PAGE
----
For Immediate Release - October 24, 2012

Acushnet Man Sued for Improper Removal and Storage of Asbestos in New Bedford

AG’s Office Alleges Defendant Violated Massachusetts Clean Air Act

BOSTON – An Acushnet man has been sued for allegedly failing to properly remove shingles containing asbestos from three New Bedford homes that he was renovating, Attorney General Martha Coakley announced today. 

The lawsuit against Ronald Oliveira, filed today in Suffolk Superior Court, seeks civil penalties up to $25,000 per day for each violation of the Massachusetts Clean Air Act.  According to the complaint, Oliveira failed to follow proper procedures and safety precautions when removing materials containing asbestos from those three multi-family homes.

“Asbestos removal must be done properly in order to prevent exposure to asbestos fibers, which can create serious health risks,” AG Coakley said.

“The scattering of asbestos debris in a residential neighborhood presents an unacceptable public health hazard to residents and workers,” said Massachusetts Department of Environmental Protection (MassDEP) Commissioner Kenneth Kimmell. “Contractors who do not remove and dispose of asbestos properly will face enforcement and significant penalties.”

According to the complaint, on three separate occasions between September 2009 and April 2011, Oliveira arranged for the renovation of three different multi-family homes in New Bedford, two of which he currently owns and rents out to tenants. During the renovation projects, the contractors Oliveira hired allegedly caused asbestos fibers from asbestos shingles to be released into the air. The complaint alleges that neither Oliveira nor his contractors had a license to remove asbestos.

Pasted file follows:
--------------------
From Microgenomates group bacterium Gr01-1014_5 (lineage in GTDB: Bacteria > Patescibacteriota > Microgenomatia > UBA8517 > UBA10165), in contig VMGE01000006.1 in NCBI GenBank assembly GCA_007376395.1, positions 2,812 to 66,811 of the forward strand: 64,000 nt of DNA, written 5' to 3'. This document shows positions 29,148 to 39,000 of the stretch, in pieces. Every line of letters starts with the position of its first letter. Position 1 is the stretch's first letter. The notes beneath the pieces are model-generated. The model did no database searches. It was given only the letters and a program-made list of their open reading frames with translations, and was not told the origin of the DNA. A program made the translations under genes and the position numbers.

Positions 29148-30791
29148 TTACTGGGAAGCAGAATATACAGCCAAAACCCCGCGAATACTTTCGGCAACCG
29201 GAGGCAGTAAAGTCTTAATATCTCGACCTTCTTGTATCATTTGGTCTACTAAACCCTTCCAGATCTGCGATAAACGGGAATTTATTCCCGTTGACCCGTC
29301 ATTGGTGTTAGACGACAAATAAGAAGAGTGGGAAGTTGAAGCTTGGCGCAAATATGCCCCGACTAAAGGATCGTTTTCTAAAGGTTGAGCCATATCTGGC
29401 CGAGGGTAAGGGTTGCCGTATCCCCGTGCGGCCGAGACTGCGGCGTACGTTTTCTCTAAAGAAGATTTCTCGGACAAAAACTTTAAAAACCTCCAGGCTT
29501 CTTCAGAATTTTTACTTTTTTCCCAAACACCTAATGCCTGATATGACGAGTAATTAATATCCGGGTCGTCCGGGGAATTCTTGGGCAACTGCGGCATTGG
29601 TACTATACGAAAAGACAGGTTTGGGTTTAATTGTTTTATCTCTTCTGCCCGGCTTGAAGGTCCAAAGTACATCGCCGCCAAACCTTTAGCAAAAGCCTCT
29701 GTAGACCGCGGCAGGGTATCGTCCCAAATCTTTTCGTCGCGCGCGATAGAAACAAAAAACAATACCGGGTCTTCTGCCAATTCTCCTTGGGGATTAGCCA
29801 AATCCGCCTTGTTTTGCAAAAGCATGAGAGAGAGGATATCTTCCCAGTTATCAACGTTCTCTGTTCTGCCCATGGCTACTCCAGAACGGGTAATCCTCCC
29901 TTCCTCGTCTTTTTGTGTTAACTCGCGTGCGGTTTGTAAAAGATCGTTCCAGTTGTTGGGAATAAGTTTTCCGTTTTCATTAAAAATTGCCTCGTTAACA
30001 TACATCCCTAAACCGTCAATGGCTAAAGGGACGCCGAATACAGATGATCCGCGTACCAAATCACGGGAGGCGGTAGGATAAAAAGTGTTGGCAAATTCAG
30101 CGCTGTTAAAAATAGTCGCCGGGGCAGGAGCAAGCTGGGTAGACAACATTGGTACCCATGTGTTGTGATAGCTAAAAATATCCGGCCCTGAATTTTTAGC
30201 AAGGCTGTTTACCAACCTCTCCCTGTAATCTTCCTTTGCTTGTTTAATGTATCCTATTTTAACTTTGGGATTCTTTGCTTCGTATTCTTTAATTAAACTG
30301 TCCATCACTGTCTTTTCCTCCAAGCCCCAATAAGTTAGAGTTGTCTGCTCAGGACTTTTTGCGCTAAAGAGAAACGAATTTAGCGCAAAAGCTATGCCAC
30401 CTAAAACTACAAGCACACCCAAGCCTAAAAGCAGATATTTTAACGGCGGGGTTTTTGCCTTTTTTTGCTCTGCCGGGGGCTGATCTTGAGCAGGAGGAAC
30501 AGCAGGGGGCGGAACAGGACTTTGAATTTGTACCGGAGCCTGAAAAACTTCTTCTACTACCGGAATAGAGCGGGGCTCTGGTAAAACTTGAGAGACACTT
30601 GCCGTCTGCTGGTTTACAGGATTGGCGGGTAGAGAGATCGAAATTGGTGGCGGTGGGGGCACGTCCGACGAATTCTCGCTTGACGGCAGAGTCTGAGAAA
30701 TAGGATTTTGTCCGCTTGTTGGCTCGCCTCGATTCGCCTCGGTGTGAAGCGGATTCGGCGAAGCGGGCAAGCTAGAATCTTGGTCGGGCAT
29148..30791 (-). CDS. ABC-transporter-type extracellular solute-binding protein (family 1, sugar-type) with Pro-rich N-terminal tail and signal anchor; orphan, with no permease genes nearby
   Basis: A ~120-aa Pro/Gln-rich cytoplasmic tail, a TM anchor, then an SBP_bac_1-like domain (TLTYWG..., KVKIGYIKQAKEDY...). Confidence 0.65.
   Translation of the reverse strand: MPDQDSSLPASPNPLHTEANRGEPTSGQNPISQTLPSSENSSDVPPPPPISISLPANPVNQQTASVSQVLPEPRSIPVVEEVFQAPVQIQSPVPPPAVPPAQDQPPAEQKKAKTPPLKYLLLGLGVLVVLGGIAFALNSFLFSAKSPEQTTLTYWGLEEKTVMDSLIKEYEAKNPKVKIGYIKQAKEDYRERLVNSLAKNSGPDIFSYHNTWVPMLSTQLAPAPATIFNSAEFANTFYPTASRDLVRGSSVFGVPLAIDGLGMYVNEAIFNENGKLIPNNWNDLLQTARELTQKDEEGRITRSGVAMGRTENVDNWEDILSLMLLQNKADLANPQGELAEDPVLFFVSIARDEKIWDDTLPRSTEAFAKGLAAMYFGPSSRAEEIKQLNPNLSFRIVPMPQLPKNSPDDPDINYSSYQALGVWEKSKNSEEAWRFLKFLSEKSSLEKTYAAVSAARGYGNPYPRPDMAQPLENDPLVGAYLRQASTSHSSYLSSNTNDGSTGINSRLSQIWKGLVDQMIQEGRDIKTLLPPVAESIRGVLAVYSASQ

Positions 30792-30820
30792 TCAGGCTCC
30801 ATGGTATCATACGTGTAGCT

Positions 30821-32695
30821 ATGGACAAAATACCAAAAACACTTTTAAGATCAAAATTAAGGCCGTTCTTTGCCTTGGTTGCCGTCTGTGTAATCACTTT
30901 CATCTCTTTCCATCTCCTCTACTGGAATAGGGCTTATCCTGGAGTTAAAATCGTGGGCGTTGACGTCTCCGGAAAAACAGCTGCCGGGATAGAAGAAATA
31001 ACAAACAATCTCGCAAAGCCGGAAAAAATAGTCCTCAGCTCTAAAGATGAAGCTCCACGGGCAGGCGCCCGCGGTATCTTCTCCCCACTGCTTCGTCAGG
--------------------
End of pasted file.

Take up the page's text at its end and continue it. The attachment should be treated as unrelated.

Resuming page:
During the renovation of a Merrill Street home, in September 2009, Oliveira’s contractors allegedly began cleaning the shingles with a high pressure power washer, pulverizing them and dispersing asbestos containing materials into the air and onto ground.

During another renovation on Weld Street, in January 2011, Oliveira allegedly arranged for contractors to cover the asbestos shingles with new vinyl siding, remove a rotting second-floor deck, and drill through shingles to install heating vents, resulting in the release of asbestos fibers.

At a third renovation, on Harmony Street in March 2011, the contractors allegedly began installing vinyl siding and stripped wooden molding from the exterior, dropping asbestos shingle debris to the ground from the third floor of the building.

Oliveira is currently the property owner of the Merrill and Weld Street homes and was previously the property manager of the Harmony Street home.

The complaint further alleges that Oliveira and his contractors failed to remove the shingles prior to the renovations, and did not maintain adequate wetness to prevent asbestos dust, or cover, label, or seal containers with the transite asbestos shingles during the renovation. 

Assistant Attorney General Betsy Harper of AG Coakley’s Environmental Protection division is handling the case.  Daniel d’Hedouville and Andrew Cooney are working on the case for MassDEP.


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